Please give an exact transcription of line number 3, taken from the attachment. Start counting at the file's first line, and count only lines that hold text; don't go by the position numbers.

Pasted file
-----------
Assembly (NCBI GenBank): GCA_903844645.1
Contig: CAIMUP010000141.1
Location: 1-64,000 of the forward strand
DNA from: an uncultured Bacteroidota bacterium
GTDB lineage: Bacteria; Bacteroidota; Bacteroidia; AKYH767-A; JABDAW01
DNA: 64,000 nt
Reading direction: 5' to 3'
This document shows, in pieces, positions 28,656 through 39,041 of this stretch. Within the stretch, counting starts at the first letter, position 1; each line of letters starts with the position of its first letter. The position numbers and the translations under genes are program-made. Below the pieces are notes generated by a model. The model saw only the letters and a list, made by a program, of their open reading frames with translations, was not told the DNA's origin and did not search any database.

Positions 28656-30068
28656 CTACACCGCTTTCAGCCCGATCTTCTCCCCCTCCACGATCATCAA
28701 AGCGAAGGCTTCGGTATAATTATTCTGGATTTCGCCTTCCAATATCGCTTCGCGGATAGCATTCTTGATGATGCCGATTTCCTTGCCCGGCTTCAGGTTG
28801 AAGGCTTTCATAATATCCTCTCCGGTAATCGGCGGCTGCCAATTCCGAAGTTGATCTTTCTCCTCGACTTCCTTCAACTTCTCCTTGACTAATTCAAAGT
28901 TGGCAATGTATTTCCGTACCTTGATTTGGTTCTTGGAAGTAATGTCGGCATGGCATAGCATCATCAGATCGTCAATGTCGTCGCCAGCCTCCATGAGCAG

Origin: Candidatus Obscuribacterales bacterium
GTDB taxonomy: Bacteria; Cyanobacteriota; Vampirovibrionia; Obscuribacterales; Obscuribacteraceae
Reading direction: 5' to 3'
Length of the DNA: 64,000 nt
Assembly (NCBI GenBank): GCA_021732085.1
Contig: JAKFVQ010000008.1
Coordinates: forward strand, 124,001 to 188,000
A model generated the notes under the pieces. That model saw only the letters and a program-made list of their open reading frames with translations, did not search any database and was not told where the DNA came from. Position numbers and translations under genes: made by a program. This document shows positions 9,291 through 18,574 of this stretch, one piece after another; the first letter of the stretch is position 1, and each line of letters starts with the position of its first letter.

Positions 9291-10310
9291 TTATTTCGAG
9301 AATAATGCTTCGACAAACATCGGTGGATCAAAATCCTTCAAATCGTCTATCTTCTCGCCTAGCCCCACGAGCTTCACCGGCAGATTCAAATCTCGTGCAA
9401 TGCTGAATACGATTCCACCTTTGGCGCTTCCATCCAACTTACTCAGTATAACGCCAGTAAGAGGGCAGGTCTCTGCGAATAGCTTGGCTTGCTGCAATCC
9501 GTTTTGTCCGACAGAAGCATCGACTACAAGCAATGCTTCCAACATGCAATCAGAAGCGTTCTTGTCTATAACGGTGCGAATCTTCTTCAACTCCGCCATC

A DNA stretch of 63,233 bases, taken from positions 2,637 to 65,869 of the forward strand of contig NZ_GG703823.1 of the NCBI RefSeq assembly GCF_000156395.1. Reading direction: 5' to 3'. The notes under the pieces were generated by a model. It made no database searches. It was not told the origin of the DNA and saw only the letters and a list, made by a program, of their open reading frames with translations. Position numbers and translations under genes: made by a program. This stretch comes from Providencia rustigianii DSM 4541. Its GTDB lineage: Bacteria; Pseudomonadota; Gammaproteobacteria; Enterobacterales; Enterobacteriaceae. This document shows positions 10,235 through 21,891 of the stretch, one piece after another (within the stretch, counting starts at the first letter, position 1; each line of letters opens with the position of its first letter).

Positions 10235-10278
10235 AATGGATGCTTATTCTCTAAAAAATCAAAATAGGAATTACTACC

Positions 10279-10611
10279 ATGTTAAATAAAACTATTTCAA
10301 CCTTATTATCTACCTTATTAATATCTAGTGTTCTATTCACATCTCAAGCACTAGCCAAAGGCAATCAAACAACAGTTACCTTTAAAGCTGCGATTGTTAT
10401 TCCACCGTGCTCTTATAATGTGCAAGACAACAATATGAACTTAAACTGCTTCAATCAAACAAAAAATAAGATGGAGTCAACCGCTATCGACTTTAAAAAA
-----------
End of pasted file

Location: 1-64,000 of the forward strand